He was tremendous in regulation, especially in the third period, when the B’s were peppering him with shots from all areas of the ice, but he held his team in, long enough for Mat Barzal to score his first goal of the playoffs to tie it with some 5 minutes and change left in the game. It was a nice play by Barzal, but let’s be honest- Connor Clifton took the wrong angle and Chris Wagner stood beside him and ineffectively reached in with his stick rather than put his body into Barzal and knock him away from the doorstep. But hey- credit where due. Barzal is one player you don’t want to let whack away at a puck in tight and he made the most of the time and space he was given.
After that, the Islanders seized momentum and were helped by a mind-numbingly bad Sean Kuraly cross-checking penalty on Palmieri with 2:15 remaining in the third. Even if Palmieri got away with something in a battle seconds earlier, Kuraly who is rapidly burning away the goodwill of past strong playoff performances (exhibit A for why you don’t pay a lot to role players for past performances, btw), had no excuse for putting his team in that spot.
Thanks to Tuukka Rask, whom we haven’t yet mentioned in this space today, but who got his 6th win with some tremendous saves late and in OT on Barzal, the score remained tied, setting the stage for Marchand’s heroics.
“That one from there finally found its way in,” Bruce Cassidy quipped, underscoring the volatile nature of a playoff game in the NHL.
Marchand finished third in regular season scoring and won some respect and consideration for league MVP honors, even though he has no shot to beat out Connor McDavid. He’s fast, hard, skilled and most of all- productive. He’s the one player that fans around the league will scream about never wanting on their team publicly, but secretly would kill for. He’s on a great contract, and like Bergeron, is playing better hockey in his 30’s than he did in his 20’s.
Brad Marchand is a winner.
Brandon Carlo exited the game after taking a hit from Islanders grinder Cal Clutterbuck. Boston’s update on him after the game sounded optimistic, but make no mistake- if the big, mobile shutdown D is out for an extended period of time, the B’s will have their hands full. Assuming he can’t go, and that’s probably the right answer based on what we know. That means Jarred Tinordi or Urho Vaakanainen is next man up.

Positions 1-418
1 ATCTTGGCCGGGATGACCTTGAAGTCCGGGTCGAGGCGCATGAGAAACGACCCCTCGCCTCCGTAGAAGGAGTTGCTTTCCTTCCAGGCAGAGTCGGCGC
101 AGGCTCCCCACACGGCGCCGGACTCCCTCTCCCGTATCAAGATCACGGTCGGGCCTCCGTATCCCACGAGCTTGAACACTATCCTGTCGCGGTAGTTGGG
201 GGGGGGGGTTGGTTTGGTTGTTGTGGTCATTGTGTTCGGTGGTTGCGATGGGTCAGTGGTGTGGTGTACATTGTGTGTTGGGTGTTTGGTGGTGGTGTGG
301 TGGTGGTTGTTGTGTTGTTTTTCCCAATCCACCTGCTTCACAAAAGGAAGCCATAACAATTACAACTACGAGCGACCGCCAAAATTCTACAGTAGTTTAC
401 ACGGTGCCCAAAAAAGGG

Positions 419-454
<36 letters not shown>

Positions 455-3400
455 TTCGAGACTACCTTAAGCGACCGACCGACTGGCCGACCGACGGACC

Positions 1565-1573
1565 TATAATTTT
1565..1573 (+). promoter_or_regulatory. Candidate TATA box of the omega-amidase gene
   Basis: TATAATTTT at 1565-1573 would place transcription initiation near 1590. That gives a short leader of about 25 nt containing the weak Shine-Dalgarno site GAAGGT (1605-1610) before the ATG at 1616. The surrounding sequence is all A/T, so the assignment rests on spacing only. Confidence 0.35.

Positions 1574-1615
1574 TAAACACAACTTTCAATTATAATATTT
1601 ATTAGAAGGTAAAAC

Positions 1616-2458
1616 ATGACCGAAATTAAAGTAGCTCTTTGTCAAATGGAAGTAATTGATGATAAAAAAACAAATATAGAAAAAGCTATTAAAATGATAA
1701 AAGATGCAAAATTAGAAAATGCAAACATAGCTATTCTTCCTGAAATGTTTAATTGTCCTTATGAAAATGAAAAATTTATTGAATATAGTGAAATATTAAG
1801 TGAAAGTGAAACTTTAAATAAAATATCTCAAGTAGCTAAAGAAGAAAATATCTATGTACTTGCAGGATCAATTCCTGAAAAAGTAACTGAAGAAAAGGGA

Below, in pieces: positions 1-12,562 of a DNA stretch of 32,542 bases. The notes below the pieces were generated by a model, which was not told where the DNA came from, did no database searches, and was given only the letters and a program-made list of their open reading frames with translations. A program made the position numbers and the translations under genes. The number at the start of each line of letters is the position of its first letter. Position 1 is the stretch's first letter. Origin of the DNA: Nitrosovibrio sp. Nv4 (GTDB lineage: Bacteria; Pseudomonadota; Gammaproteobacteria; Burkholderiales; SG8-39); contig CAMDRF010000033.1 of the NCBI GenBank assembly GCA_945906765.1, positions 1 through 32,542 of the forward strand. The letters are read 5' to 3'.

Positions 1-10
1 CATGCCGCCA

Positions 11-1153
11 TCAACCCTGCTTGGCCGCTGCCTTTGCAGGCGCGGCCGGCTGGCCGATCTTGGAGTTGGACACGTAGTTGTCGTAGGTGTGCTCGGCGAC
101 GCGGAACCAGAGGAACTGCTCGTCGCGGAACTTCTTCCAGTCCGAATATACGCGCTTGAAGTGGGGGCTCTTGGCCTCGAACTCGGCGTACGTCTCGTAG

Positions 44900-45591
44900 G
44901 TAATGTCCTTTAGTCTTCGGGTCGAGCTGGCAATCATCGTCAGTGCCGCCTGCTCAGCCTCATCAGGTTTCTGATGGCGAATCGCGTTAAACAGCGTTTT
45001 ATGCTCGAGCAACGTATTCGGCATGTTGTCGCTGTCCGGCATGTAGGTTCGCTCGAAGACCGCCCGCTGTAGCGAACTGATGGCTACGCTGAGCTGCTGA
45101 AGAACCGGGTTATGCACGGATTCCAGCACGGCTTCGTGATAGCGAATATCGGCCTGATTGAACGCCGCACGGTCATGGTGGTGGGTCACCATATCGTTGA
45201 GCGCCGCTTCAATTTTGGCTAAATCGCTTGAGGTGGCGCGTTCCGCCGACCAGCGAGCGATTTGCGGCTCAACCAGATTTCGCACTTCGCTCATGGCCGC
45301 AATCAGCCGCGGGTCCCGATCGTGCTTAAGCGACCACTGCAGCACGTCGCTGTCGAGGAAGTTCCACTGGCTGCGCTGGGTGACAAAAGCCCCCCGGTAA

Game 2 goat (not the Tom Brady kind of GOAT) Jeremy Lauzon rebounded from a tough Game 2 with a solid defensive performance and no glaring mistakes or miscues. He has to keep things simple and the coaches showed a lot of trust in him to go back with No. 55. Trust…key word. Young players and fans don’t always understand that when it comes to hockey and coaching, trust is pretty much it. You want to play more? Earn your coach’s trust. You want to play less or not at all? Break that trust. That’s it. So, when fans get on social media and want to know why the B’s could possibly give Lauzon another shot in the lineup after so disastrous an outcome the game before, there’s your answer. They trust him. You aren’t there. Neither am I. None of us save those in the Bruins room knows or understands. So, you may not like it, but the world doesn’t work the way we want it to, sometimes. Cassidy and Co. trust Lauzon. For better or worse. And last night, he rewarded that trust.
Elsewhere in the NHL…
Three jeers for the league in giving Winnipeg Jets veteran Mark Scheifele a four-game suspension for his charge on Montreal’s Jake Evans Wednesday night. Look, it was an unnecessary hit, and you could even be justified in calling it a bad hit, but the outcome is what is being judged here. If you have to suspend him, and the NHL probably did given the outrage, give him a game and move on. But the farce of this all is that this same league watched Washington’s Tom Wilson grab a star player from behind, slam him to the ice, end his season, then mock the response and show zero contrition. The league’s response? A $5,000 fine…and the scorn and figurative black eye for another mind-numbingly incomprehensible decision.
With supplemental disciplinary decisions like this one, clearly aimed to address the abject failure of dealing with Wilson vs. Artemi Panarin, where the NHL failed to protect one of its own, you can’t help but feel that Director of Player Safety George Parros was under orders on this one to make an example out of Scheifele, but if that is indeed the case here, it’s a massive and unjust overcorrection. We all feel for Evans, but we felt for Panarin, too. What about Carlo? His suffering and loss of games to another concussion from Wilson’s forearm to the head was deemed worthy of a seven-game ban for a known and repeat offender. Now, every time Carlo takes a hit, we have to hold our collective breath, wondering if this could be it for his career. He’s 24 years old, by the way.
The NHL’s real efforts need to be on changing the culture. Scheifele has not made a career of running guys and injuring them. He made a mistake and will now pay for it. But what message does that send to the nimrods of the league who repeatedly cross the line and see no major impact to their livelihood?
We look forward to a 25+-game ban for Wilson the next time said repeat offender hurts someone. After all, a player with no track record like Scheifele got four games for his first offense, right? Sadly, not holding our breath on that one… The Capitals and NHL by extension, have been enablers for Wilson’s antics and he shows little sign that he’s going to change his ways.